Good Family Crime AND Violence Research Paper Example

Type of paper: Research Paper

Topic: Behavior, Violence, Family, Life, Childhood, Domestic Violence, Children, Adult

Pages: 7

Words: 1925

Published: 2021/03/20

Question 1

One of the greatest social problems that ails the modern society is marital violence. Cases of marital violence are prevalent not only in the United States but across the entire world. Because of the high prevalence of this social evil in the society, it has been subjected to intensive research by scholars and social scientists across the world who want to understand some of its core elements. Consequently, there is a lot of literature available on this particular subject. Much the research has concentrated on the reasons behind marital violence and the factors that promote or motivate it.
According to Simons, Simons and Wallace, 2004, there are several primary explanations for this form of violence. The three explanations are categorized as; patriarchy and male dominance, childhood exposure to family violence and finally the criminal perspective. Each of these theories has its own set of concepts and arguments regarding the occurrence of marital violence.
The “patriarchy and male dominance” perspective argues that patriarchal institutions and cultural commitment to patriarchal institutions are primarily responsible for the proliferation of spousal abuse in the society. According to Simons, Simons and Wallace, (2004), the assaulting of women by men is a representation of a cultural prescription that is hugely cherished in the Western society as it displays male dominance, aggressiveness and female subordination. By assaulting women, men are simply using physical force as a way of enforcing their dominance over women and are thus living up to the standards expected of them. Therefore, the assault of women by men does not necessarily indicate psychopathology in men or even a troubled childhood. Alternatively this behavior emanates from a cultural perception or assumption that men are essentially the heads of households and to enforce their power and authority, they are allowed to use violence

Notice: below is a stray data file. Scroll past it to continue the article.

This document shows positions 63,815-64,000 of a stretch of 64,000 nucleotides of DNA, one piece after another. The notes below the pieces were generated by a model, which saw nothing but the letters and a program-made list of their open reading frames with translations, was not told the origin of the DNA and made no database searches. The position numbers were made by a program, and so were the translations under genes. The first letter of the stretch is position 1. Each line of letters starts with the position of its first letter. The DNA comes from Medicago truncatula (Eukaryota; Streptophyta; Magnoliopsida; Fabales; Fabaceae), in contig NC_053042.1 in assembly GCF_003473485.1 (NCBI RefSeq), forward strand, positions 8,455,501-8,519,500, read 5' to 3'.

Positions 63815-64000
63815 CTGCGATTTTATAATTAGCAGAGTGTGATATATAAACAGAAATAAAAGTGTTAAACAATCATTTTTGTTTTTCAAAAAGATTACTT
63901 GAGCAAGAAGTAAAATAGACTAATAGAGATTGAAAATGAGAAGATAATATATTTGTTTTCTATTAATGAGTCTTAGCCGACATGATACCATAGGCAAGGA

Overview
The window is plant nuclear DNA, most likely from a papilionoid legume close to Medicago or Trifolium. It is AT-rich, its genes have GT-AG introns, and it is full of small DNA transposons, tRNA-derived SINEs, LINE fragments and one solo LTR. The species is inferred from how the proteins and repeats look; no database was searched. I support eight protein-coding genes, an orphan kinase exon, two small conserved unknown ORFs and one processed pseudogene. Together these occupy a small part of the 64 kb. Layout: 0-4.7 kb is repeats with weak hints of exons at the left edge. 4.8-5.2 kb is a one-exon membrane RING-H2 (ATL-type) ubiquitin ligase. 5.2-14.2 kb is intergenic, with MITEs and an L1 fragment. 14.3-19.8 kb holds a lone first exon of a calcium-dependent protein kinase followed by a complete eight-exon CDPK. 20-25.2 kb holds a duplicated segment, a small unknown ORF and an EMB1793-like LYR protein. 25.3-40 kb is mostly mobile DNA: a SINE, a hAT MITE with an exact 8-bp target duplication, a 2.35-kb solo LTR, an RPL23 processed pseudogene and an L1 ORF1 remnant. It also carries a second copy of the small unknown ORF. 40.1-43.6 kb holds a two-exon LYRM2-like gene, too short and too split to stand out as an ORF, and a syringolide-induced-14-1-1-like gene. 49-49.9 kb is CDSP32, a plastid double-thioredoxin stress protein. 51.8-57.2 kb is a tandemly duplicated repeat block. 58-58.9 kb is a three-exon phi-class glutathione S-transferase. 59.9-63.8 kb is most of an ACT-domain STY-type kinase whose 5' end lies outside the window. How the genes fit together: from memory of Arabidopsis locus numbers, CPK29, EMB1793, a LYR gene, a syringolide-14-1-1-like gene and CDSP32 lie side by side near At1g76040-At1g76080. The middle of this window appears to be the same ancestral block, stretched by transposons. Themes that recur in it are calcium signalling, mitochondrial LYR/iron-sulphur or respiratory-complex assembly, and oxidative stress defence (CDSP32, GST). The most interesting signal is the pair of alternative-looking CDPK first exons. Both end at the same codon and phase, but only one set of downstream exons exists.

Childhood exposure to family violence is one of the most widely accepted explanations of marital violence (Simons, Simons and Wallace, 2004). This theory argues that marital violence represents a behavioral pattern that is learned during one’s childhood. According to Simons, Simons and Wallace (2004), exposure to violence during one’s childhood increases the chances of an individual engaging in marital violence in future. The social learning concept is used to link the experiences in childhood to adult behavior and in this, it is argued that children who are exposed or who witness violence and aggression in parental interactions progressively learn that it is part of normal marital interaction and, therefore, when they get older, they are likely to engage in marital violence themselves.
The third and final explanation to intimate partner violence is the criminal perspective. This theory views intimate partner violence as an expression of a larger antisocial behavior pattern (Simons, Simons and Wallace, 2004). The theory argues that individuals who persistently engage in aggression towards their partners have a history of being involved in a variety of other antisocial behaviors (Simons, Simons and Wallace, 2004). These antisocial behaviors or traits could have been learned from parents.
Out of these, the theory that seems to hold more ground is the one linking childhood exposure to family violence to future intimate partner violence. Children who are growing up tend to observe and assimilate the behavior of their parents and internalize various beliefs about these behaviors. In many occasions, these children espouse these beliefs for the rest of their lives, and there is very little that can be done to change them. Therefore, a child who grows up seeing his father abuse the mother is likely to internalize the belief that this is a normal part of marital interaction and when they get married, they will have no reservations about inflicting the same kind of violence on their partners. Exposure to violence in childhood also involves the children being abused themselves and therefore learning that violence is acceptable.
This aspect was in fact proven by a study conducted by Sunday et al., (2011). The study examined a group of adults aged between 23 and 31 and who had been documented as recipients of physical abuse in their adolescence. The study found that these young adults who had been exposed to household violence had a higher likelihood of abusing their marital partners both physically and verbally.